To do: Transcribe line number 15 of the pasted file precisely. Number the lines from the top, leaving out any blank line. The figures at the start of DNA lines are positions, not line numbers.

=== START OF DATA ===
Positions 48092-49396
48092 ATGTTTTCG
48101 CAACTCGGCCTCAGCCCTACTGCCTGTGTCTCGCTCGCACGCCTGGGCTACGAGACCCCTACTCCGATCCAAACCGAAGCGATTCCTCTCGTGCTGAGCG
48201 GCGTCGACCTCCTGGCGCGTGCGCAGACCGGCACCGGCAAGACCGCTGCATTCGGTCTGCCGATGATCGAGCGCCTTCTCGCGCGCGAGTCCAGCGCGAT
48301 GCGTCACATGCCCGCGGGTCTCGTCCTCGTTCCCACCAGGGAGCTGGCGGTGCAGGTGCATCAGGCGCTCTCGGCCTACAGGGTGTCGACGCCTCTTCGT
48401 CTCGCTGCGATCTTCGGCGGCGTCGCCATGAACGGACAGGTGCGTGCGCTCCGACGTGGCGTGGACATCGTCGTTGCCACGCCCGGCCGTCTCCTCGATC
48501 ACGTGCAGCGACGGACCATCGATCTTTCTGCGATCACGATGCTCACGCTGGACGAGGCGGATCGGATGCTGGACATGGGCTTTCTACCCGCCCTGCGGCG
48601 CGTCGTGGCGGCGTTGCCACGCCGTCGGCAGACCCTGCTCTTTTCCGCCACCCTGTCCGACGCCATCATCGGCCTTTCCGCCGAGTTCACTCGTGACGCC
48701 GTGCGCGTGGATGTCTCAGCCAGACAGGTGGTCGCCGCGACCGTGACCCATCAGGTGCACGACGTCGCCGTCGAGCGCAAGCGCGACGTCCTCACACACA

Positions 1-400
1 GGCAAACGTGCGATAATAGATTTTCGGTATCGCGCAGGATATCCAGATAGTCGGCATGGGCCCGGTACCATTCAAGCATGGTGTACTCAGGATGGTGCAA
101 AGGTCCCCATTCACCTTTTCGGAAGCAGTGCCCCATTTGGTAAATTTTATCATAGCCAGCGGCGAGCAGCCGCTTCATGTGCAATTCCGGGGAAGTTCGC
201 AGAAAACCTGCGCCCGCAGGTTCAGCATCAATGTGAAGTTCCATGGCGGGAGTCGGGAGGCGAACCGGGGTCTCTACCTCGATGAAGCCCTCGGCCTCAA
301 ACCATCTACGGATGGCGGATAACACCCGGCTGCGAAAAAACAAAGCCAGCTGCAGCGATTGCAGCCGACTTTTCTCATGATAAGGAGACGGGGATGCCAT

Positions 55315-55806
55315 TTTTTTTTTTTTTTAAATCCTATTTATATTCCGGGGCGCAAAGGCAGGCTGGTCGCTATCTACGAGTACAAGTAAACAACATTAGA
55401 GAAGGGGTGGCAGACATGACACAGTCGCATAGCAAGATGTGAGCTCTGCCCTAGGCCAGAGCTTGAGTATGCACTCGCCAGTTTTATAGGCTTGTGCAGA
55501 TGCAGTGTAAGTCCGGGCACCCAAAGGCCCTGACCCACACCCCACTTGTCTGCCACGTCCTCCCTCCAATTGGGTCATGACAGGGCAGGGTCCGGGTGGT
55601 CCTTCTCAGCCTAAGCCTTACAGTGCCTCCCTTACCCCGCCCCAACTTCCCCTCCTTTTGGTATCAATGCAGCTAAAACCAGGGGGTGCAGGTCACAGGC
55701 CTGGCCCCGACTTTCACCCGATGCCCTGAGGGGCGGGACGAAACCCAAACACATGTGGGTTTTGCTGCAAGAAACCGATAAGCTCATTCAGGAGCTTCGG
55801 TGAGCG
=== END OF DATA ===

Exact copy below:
Positions 55315-55806